How Self-Care Can Make You a Better Mom

In all honesty, I don’t even know that this is an article I should be writing.  It is more than a touch hypocritical of me. You see, I have three children: ages 13, 7, and 3. And for most of those years, I’ve been a bit of a martyr. I believed that being a “good mom” meant putting myself last. And don’t get me wrong there's a degree of selfishness that has to go out the window when your first child is born. But that’s not what I’m talking about here.

I’m talking about the never-do-anything-for-myself, never-spend-money-on-myself, wallowing-in-mom-guilt kind of martyr. In my mind, we couldn’t afford babysitters. The child care center in the local YMCA was ridden with germs, and there was no way my children could possibly fight off strep, multiple strains of influenza, and norovirus all at the same time.

I couldn’t meet a friend for dinner or drinks, because there was no way my husband could handle all three children at bedtime. Besides, I breastfed two of the three kids, and going out for the night was “too much of a hassle”.

Again, there was an element of truth in each of those beliefs I clung to so tightly. Money WAS tight. There inevitably WERE lots of germs in the YMCA child care center. And when you’re breastfeeding, sometimes it does feel like a chore to leave your baby at night, knowing that you have to pump when you return home.

Six months or so ago, something changed in my perspective. I wish I could tell you what it was, to make you more able to flip that switch for yourself. Here’s my best guess: I was exhausted, plain and simple. I didn’t have any energy. And my mid-to-late-30s body was unrecognizable to me.

I was stiff and sore, and none of my clothes fit the way they did after my second child was born. Apparently, the third one just did me in. There was nowhere to go but up at this point, and it finally occurred to me that maybe, just MAYBE, if I took care of myself first, I would be a better mama for those littles that I adore so much.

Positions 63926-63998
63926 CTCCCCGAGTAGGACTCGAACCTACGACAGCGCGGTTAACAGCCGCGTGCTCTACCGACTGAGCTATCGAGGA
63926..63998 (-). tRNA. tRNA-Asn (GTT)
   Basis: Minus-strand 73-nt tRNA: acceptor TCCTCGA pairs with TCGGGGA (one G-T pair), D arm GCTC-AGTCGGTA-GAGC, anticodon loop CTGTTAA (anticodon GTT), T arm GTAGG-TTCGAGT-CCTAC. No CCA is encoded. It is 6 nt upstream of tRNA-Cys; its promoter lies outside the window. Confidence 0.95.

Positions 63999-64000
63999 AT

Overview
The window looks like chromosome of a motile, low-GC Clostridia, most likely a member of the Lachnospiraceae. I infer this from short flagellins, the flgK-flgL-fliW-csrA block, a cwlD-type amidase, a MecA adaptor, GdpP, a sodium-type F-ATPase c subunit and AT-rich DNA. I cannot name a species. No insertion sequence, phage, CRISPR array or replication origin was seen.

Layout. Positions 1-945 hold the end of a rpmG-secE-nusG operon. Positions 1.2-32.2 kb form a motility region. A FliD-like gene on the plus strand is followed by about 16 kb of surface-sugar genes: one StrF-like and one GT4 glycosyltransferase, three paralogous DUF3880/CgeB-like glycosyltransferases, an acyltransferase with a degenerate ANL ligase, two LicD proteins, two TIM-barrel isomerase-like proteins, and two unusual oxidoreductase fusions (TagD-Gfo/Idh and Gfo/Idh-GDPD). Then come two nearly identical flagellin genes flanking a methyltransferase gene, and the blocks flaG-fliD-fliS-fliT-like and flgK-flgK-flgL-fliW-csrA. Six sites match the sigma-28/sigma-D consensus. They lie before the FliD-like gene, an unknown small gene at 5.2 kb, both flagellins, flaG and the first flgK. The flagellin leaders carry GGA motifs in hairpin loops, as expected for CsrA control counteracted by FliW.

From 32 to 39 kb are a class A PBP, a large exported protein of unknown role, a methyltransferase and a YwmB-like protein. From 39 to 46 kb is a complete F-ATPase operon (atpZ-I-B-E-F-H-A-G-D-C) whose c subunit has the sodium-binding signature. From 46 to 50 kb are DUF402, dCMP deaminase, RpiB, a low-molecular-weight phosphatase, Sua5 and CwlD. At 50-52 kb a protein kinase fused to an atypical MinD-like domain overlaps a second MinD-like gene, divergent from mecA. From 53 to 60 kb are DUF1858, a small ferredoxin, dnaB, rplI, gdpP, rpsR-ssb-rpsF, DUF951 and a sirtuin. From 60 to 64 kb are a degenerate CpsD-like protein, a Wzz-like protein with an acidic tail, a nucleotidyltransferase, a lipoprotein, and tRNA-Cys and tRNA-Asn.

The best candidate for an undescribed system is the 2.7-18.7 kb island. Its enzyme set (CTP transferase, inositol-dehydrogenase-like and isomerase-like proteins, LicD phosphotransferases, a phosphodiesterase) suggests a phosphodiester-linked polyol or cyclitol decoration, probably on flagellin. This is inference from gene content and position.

You know what I did? I bought and borrowed a few books that were more stimulating than Little Blue Truck and Pout Pout Fish (though I do love those). Then I read them, and it felt SO GOOD. Then I gathered a couple of friends, and we committed to a “Girls Night” once a month. If you choose your friends carefully, they’re not going to care if you show up not showered with play-doh on your clothes. And I can handle that kind of girls night.

Although I was feeling better already, I still hadn’t addressed my physical symptoms. So with much fear and trepidation, I joined an exercise studio. As it turns out, my anxiety was unfounded. This studio was full of women both older than me and younger than me, both in better shape than me and worse shape than me, and with both more and less coordinated clothes than me. We all fit in because we’re all there with the same purpose: to be stronger and healthier.

In case you’re wondering, even though I’ve started spending both time and money on myself (so selfish, right?!), I actually think I’m a better mama than I was before. Exercising has given me more confidence, strength, and energy to be fully present and PLAY with my kids.

Spending time with other mamas I love has made me feel less lonely and less resentful when it feels like every little household thing falls on my shoulders. And participating in a hobby that I enjoy (reading) has made me feel like I might actually have some brain cells left that aren’t devoted to Daniel Tiger and elementary school-level homework.

I know it’s hard, mamas. Believe me, I’ve been there. And I’ve used every excuse in the book. But make a change. You don’t have to make several changes at the same time, like I did, but do one thing for yourself this week. See what happens. Call it a science experiment. You just might be okay with doing something for yourself next week too. Your kiddos need you to take care of you, too.

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